Okay, so back to our arithmetic space X = \mathbb{A}^1_{\mathbb{Z}} and its morphism \phi: X\rightarrow \text{Spec}\mathbb{Z}. Then the fibre above [(0)] is

\phi^{-1}([(0)]) = \text{Spec}\mathbb{Q} \times_{\text{Spec}\mathbb{Z}} X = \text{Spec}(\mathbb{Q}\otimes_\mathbb{Z} \mathbb{Z}[x]) = \text{Spec}\mathbb{Q}[x] = \mathbb{A}^1_{\mathbb{Q}}

So above the generic point [(0)], the points of X look like the spectrum of \mathbb{Q}[x]; this looks like a one-dimensional line with points for all the rational numbers p/q corresponding to maximal ideals of the form (x-p/q) , plus a “one-dimensional” generic point corresponding to the zero ideal; it also has extra points owing to the fact that \mathbb{Q} is not algebraically closed, and in fact for every irreducible monic polynomial f\in\mathbb{Q}[x] there is a point [(f)] in \text{Spec}\mathbb{Q}[x]. Hence these extra points corresponds to orbits of algebraic numbers under the action of \text{Gal}(\mathbb{Q}), the absolute Galois group of the rationals. So already the fibre above the generic point of \text{Spec}\mathbb{Z} carries a huge amount of arithmetic information. We can draw \text{Spec}\mathbb{Q}[x] as looking something like this:

IMG_6242.JPG

Here the single black line is one single point – the generic point corresponding to the zero ideal. The red lines are meant to denote rational numbers (in lowest terms) spread densely along this line. Then the pair of purple points denotes a single point of this scheme – here it’s a pair of algebraic numbers of degree 2: for example the pair \pm\sqrt{2} under the action of the Galois group which swaps these two points. Similarly the blue quadruple of points and arrows represents a single point in this scheme corresponding to the orbit of an algebraic number of order 4.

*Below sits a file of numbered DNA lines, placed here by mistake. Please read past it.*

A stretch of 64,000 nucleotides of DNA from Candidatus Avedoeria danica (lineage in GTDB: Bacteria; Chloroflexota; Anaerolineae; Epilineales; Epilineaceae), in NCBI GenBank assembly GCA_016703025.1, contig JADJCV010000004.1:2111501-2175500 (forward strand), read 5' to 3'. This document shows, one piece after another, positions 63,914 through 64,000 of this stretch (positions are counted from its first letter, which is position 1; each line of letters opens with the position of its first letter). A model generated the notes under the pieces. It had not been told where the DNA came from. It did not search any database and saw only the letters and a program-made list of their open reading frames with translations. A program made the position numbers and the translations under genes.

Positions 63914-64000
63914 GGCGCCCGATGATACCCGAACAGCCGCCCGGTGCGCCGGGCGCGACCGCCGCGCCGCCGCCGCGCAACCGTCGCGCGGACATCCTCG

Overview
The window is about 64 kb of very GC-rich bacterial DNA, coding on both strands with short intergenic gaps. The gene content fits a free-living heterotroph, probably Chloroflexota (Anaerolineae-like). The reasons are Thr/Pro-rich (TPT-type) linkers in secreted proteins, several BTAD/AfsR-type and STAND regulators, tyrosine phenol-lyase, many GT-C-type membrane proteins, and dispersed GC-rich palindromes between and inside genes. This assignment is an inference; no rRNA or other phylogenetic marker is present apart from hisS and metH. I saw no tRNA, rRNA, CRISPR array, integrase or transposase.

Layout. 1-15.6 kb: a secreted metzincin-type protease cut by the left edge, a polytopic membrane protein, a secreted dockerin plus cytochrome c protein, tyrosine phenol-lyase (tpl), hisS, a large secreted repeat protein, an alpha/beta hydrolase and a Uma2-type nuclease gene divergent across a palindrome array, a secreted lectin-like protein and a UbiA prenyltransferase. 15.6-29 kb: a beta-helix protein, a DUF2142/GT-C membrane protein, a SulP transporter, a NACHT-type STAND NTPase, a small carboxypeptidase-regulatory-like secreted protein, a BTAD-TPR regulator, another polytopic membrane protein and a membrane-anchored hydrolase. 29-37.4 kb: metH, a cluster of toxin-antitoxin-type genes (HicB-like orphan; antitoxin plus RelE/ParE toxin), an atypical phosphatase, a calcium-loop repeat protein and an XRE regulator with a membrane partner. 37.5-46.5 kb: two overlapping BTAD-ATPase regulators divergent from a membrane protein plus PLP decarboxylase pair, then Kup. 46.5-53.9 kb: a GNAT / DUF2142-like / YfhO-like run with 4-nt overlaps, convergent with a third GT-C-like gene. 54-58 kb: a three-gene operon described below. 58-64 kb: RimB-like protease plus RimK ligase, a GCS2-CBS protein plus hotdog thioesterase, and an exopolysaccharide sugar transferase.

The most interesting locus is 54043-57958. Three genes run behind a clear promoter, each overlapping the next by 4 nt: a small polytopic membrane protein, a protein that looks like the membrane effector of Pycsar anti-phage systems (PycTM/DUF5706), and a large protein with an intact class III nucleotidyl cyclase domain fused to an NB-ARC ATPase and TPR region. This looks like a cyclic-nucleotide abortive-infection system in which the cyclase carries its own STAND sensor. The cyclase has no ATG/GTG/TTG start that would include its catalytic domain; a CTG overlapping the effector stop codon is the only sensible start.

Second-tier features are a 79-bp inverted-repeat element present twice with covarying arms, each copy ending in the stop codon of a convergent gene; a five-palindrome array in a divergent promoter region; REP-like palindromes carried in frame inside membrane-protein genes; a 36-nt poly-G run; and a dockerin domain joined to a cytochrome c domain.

Okay, cool. So the fibre above the generic point looks like affine space over the rationals – a line of rational points packaged with extra info about algebraic numbers of higher degrees and their symmetries. What about the fibre over a closed point [(p)] corresponding to a prime number p? Here the point [(p)] can be described as a morphism \text{Spec}\mathbb{F}_p \rightarrow \text{Spec}\mathbb{Z}, and if you do the easy computation you see that the fibre above this point looks like \text{Spec}\mathbb{F}_p [x] = \mathbb{A}^1_{\mathbb{F}_p} – the affine line over the finite field \mathbb{F}_p = \mathbb{Z}/p\mathbb{Z}. Again, the points of this scheme are orbits of the action of the absolute Galois group of \mathbb{F}_p on its algebraic closure.

So the first interesting thing about \mathbb{A}^1_{\mathbb{Z}} is that it basically “parameterises” affine spaces over all of the simplest fields as the characteristic varies: it is a collection of fibres, varying over the prime numbers and zero, which “package” affine spaces over different fields together into one whole:

IMG_6243.JPG


Algebraic numbers as functions on the primes